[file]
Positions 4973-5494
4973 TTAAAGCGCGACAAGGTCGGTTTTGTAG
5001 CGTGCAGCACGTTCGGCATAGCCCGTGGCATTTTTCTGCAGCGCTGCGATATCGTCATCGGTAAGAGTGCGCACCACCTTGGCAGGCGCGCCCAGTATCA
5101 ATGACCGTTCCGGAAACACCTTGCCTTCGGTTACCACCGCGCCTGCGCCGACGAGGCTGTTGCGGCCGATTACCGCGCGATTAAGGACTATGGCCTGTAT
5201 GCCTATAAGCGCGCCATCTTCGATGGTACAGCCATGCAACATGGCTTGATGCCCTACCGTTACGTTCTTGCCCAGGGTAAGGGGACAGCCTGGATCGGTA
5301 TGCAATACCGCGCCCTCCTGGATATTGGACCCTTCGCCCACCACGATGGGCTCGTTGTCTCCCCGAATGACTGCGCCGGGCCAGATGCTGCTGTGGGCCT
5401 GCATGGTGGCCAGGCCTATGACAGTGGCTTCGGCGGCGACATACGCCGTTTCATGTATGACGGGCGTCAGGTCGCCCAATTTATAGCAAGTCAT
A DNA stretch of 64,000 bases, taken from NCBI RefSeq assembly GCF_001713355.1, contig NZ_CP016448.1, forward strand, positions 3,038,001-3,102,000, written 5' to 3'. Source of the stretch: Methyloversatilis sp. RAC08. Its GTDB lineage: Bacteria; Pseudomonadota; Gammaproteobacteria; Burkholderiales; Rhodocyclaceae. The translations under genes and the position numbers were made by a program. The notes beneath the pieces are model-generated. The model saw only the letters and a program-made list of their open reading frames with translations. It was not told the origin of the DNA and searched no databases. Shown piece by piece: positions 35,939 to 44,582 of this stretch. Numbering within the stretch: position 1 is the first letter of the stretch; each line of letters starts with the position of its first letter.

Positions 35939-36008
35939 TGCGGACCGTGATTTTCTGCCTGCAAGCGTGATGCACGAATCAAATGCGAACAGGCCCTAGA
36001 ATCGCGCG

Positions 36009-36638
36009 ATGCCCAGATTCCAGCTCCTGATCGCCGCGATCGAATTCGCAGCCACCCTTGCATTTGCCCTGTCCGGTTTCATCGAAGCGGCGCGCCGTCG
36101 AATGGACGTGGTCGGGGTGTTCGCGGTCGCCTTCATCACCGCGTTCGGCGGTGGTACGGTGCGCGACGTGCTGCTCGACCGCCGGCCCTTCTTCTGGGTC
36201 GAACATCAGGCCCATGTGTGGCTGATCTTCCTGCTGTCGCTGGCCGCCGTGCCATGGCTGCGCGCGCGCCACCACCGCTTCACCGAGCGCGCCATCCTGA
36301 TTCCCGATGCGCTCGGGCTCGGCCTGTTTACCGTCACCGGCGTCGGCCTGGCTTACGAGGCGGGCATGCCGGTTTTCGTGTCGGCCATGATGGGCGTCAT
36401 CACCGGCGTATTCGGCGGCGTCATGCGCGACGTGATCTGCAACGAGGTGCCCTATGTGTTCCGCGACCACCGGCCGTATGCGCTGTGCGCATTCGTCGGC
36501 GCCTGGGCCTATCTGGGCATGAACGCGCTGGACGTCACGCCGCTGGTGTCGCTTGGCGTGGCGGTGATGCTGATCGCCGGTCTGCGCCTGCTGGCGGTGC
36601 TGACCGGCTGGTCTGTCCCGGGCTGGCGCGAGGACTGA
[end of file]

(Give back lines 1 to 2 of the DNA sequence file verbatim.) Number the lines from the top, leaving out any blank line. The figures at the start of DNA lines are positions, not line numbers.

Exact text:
Positions 4973-5494
4973 TTAAAGCGCGACAAGGTCGGTTTTGTAG